A credible and intellectually honest reevaluation.




A comprehensive history of the political causes of the American conflict in Vietnam.

As the extreme divisiveness that marked the Vietnam War slowly fades into America’s cultural consciousness, historians have busied themselves trying to place the conflict in an appropriate historical perspective. Mann, a veteran US senatorial staffer and acclaimed author (The Walls of Jericho, 1996), combines his insider’s understanding of the era’s political climate with a keen talent for narrative history to produce an insightful analysis of the American experience in Indochina. He casts the conflict as a series of false assumptions and miscalculations, and argues that Ho Chi Minh’s struggle against South Vietnam was not a Cold War expansion of communism so much as it was a nationalist struggle against western colonialism. After having presented Vietnam to the public as conflict over the containment of communism, Mann suggests that US presidents faced the unhappy dilemma of either appearing soft on communism or further miring the nation in an unwinnable war—and he demonstrates the heavy political price paid by Mike Mansfield, George McGovern, and others who opposed the fighting on principle. Mann further implies that such political risk led to Johnson’s gradual and ineffective escalation of the hostilities and Nixon’s equally cautious reduction of American commitment to the region. His research attempts to convince readers of how and why key politicians and policymakers led the nation into the foreign and domestic tumult caused by the war. His focus on political history provides a fresh view of the conflict and allows his account to rise above the many ideologically tainted histories of America in Southeast Asia.

A credible and intellectually honest reevaluation.

Pub Date: Feb. 15, 2001

ISBN: 0-465-04369-0

Page Count: 768

Publisher: Basic

Review Posted Online: May 20, 2010

Kirkus Reviews Issue: Feb. 1, 2001

Did you like this book?

No Comments Yet

The author's youthfulness helps to assure the inevitable comparison with the Anne Frank diary although over and above the...


Elie Wiesel spent his early years in a small Transylvanian town as one of four children. 

He was the only one of the family to survive what Francois Maurois, in his introduction, calls the "human holocaust" of the persecution of the Jews, which began with the restrictions, the singularization of the yellow star, the enclosure within the ghetto, and went on to the mass deportations to the ovens of Auschwitz and Buchenwald. There are unforgettable and horrifying scenes here in this spare and sombre memoir of this experience of the hanging of a child, of his first farewell with his father who leaves him an inheritance of a knife and a spoon, and of his last goodbye at Buchenwald his father's corpse is already cold let alone the long months of survival under unconscionable conditions.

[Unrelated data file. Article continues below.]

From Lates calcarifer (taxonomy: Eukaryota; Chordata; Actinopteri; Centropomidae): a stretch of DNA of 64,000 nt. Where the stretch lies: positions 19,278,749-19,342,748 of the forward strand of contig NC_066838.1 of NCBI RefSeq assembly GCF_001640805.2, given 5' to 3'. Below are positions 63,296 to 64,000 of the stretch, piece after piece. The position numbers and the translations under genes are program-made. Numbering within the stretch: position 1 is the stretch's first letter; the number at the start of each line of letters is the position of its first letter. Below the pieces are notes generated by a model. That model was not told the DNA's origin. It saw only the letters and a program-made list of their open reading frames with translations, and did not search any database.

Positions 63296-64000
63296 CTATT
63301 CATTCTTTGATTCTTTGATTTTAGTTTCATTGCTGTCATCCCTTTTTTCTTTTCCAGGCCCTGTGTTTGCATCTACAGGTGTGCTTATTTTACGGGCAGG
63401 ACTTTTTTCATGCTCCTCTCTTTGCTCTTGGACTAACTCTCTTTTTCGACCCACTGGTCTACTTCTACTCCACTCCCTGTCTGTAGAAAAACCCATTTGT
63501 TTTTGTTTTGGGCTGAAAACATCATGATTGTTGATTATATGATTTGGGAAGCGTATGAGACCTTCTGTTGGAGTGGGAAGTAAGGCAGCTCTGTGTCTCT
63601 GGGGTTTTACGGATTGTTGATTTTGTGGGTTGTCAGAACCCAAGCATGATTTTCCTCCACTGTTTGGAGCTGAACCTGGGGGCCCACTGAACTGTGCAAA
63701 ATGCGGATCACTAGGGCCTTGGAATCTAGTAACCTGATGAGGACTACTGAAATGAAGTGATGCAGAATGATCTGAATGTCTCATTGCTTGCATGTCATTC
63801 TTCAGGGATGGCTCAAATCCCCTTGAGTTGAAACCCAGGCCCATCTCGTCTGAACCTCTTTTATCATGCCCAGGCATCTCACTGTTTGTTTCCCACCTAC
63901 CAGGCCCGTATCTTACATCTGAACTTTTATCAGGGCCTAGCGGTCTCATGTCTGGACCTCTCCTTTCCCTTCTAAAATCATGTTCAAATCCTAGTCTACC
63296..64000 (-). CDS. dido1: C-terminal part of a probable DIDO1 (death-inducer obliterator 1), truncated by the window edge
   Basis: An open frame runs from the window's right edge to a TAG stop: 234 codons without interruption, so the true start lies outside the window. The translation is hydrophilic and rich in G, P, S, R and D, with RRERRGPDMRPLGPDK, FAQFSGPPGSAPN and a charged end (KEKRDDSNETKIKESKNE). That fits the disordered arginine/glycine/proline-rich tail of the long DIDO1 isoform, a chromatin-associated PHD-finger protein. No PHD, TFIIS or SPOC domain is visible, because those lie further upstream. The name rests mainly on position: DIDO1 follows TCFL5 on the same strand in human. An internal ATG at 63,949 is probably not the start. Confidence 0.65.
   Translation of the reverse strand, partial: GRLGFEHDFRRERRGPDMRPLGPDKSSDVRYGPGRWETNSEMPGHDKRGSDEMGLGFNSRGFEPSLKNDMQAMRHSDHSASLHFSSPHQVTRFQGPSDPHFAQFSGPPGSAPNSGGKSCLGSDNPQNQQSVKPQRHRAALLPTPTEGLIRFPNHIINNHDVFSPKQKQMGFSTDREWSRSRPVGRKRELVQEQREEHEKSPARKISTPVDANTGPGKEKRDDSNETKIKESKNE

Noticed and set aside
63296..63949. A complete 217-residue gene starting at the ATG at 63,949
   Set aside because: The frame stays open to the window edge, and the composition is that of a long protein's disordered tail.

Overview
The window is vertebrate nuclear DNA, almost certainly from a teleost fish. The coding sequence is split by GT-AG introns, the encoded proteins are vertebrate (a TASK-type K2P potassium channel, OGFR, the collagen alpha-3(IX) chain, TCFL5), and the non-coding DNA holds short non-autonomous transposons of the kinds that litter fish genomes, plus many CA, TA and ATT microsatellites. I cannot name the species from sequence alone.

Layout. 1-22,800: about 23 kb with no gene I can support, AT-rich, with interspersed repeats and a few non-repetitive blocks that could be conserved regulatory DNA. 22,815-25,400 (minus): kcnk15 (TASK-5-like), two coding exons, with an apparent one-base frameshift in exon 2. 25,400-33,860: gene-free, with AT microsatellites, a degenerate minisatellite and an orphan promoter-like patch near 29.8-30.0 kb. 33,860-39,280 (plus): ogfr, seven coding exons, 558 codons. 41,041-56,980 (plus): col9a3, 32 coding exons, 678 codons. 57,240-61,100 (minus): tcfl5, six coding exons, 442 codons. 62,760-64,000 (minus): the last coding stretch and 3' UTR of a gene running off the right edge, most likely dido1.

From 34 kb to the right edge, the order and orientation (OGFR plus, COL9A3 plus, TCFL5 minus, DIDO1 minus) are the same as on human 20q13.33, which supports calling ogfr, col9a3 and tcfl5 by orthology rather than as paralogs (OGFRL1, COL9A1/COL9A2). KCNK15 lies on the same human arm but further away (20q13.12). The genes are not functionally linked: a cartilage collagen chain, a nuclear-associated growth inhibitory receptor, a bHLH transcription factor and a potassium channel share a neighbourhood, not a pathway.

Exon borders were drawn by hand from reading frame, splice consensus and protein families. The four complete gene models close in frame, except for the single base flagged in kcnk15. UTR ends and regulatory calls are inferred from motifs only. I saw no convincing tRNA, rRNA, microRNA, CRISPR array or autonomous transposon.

The author's youthfulness helps to assure the inevitable comparison with the Anne Frank diary although over and above the sphere of suffering shared, and in this case extended to the death march itself, there is no spiritual or emotional legacy here to offset any reader reluctance.

Pub Date: Jan. 16, 2006

ISBN: 0374500010

Page Count: 120

Publisher: Hill & Wang

Review Posted Online: Oct. 7, 2011

Kirkus Reviews Issue: Jan. 15, 2006

Did you like this book?


For Howard Zinn, long-time civil rights and anti-war activist, history and ideology have a lot in common. Since he thinks that everything is in someone's interest, the historian—Zinn posits—has to figure out whose interests he or she is defining/defending/reconstructing (hence one of his previous books, The Politics of History). Zinn has no doubts about where he stands in this "people's history": "it is a history disrespectful of governments and respectful of people's movements of resistance." So what we get here, instead of the usual survey of wars, presidents, and institutions, is a survey of the usual rebellions, strikes, and protest movements. Zinn starts out by depicting the arrival of Columbus in North America from the standpoint of the Indians (which amounts to their standpoint as constructed from the observations of the Europeans); and, after easily establishing the cultural disharmony that ensued, he goes on to the importation of slaves into the colonies. Add the laborers and indentured servants that followed, plus women and later immigrants, and you have Zinn's amorphous constituency. To hear Zinn tell it, all anyone did in America at any time was to oppress or be oppressed; and so he obscures as much as his hated mainstream historical foes do—only in Zinn's case there is that absurd presumption that virtually everything that came to pass was the work of ruling-class planning: this amounts to one great indictment for conspiracy. Despite surface similarities, this is not a social history, since we get no sense of the fabric of life. Instead of negating the one-sided histories he detests, Zinn has merely reversed the image; the distortion remains.

Pub Date: Jan. 1, 1979

ISBN: 0061965588

Page Count: 772

Publisher: Harper & Row

Review Posted Online: May 26, 2012

Kirkus Reviews Issue: Jan. 1, 1979

Did you like this book?

No Comments Yet